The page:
Since my early childhood, I have dreamt about following my writing desire.
At the age of ten, I would flick through the pages of the Sunday Mail newspaper, dreaming of becoming a journalist. Those feature articles were fragments of my burning passion as a teenager, with the yearning to follow in their footsteps.
However, as a teenager, I fell mentally ill, the artwork I had created as a teenager fuelled my mental anguish. Due to participating in drugs, the world I had created to feel secure in, had come crashing down. People began to look animated, their facial features appearing distorted. A ‘friend’ had kicked me out of her home, and I retreated to my parent’s house.
I locked myself in my bedroom, exhibiting signs of anorexia and severe depression. Each day morphed into each other. The only thing keeping me alive was the words I wrote in each page of my journal. Each word I wrote gave me happiness and hope, that there could be another life for me.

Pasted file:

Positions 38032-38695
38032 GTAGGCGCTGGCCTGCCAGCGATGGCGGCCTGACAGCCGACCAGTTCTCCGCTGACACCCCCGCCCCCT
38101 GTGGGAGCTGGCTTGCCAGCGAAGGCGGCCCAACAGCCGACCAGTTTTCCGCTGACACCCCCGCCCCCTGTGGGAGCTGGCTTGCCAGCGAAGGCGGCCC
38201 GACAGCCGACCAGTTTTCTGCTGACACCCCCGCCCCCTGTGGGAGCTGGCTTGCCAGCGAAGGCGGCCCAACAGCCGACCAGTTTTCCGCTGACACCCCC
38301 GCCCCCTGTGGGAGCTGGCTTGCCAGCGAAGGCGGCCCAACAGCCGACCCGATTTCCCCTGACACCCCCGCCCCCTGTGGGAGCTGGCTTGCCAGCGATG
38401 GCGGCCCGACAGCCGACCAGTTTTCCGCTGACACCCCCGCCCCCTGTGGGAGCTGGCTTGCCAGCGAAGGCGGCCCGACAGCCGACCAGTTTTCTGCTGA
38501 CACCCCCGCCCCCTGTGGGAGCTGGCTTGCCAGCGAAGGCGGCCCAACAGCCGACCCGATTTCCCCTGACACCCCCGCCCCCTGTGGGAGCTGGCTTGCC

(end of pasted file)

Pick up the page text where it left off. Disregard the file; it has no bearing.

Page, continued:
After months of my illness worsening, I was finally hospitalised. I went to live in housing at Murray Bridge and tried to return to year twelve, with no luck. Years later, at 25, I completed my second year of year 12, gaining entry to Communication Studies at Magill University. Then again, I fell ill.
During my late twenties, after the birth of my child, I returned to university to study Journalism by external studies. An accident happened and my daughter received burns, making me stop studying. I am now 43, and I am back at Southern Cross University studying an Associate Degree in Creative Writing. I teach editing techniques to my daughter who is now 16, and I feel a real connection with my writing more than ever.